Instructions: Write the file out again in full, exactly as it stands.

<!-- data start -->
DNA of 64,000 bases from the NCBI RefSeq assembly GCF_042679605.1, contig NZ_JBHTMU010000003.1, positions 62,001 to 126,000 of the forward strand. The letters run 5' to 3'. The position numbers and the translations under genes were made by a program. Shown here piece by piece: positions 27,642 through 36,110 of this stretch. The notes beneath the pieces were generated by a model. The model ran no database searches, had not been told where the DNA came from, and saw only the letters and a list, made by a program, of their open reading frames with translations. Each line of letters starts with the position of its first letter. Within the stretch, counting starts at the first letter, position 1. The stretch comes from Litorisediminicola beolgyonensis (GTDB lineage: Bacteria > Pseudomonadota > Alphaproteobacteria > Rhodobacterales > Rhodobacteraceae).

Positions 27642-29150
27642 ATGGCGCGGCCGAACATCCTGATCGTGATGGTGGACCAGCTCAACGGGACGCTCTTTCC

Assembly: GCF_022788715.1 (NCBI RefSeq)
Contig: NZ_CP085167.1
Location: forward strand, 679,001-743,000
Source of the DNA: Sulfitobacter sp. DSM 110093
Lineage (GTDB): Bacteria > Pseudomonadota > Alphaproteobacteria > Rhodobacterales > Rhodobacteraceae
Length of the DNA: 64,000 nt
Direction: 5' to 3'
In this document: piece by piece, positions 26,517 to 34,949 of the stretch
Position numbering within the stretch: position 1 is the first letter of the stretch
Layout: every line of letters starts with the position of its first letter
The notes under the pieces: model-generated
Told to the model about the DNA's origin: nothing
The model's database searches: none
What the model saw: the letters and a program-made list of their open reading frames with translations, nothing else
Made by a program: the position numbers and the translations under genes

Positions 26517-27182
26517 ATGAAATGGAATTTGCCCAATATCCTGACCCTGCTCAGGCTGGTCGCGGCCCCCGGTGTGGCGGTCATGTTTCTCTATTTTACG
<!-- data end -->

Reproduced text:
DNA of 64,000 bases from the NCBI RefSeq assembly GCF_042679605.1, contig NZ_JBHTMU010000003.1, positions 62,001 to 126,000 of the forward strand. The letters run 5' to 3'. The position numbers and the translations under genes were made by a program. Shown here piece by piece: positions 27,642 through 36,110 of this stretch. The notes beneath the pieces were generated by a model. The model ran no database searches, had not been told where the DNA came from, and saw only the letters and a list, made by a program, of their open reading frames with translations. Each line of letters starts with the position of its first letter. Within the stretch, counting starts at the first letter, position 1. The stretch comes from Litorisediminicola beolgyonensis (GTDB lineage: Bacteria > Pseudomonadota > Alphaproteobacteria > Rhodobacterales > Rhodobacteraceae).

Positions 27642-29150
27642 ATGGCGCGGCCGAACATCCTGATCGTGATGGTGGACCAGCTCAACGGGACGCTCTTTCC

Assembly: GCF_022788715.1 (NCBI RefSeq)
Contig: NZ_CP085167.1
Location: forward strand, 679,001-743,000
Source of the DNA: Sulfitobacter sp. DSM 110093
Lineage (GTDB): Bacteria > Pseudomonadota > Alphaproteobacteria > Rhodobacterales > Rhodobacteraceae
Length of the DNA: 64,000 nt
Direction: 5' to 3'
In this document: piece by piece, positions 26,517 to 34,949 of the stretch
Position numbering within the stretch: position 1 is the first letter of the stretch
Layout: every line of letters starts with the position of its first letter
The notes under the pieces: model-generated
Told to the model about the DNA's origin: nothing
The model's database searches: none
What the model saw: the letters and a program-made list of their open reading frames with translations, nothing else
Made by a program: the position numbers and the translations under genes

Positions 26517-27182
26517 ATGAAATGGAATTTGCCCAATATCCTGACCCTGCTCAGGCTGGTCGCGGCCCCCGGTGTGGCGGTCATGTTTCTCTATTTTACG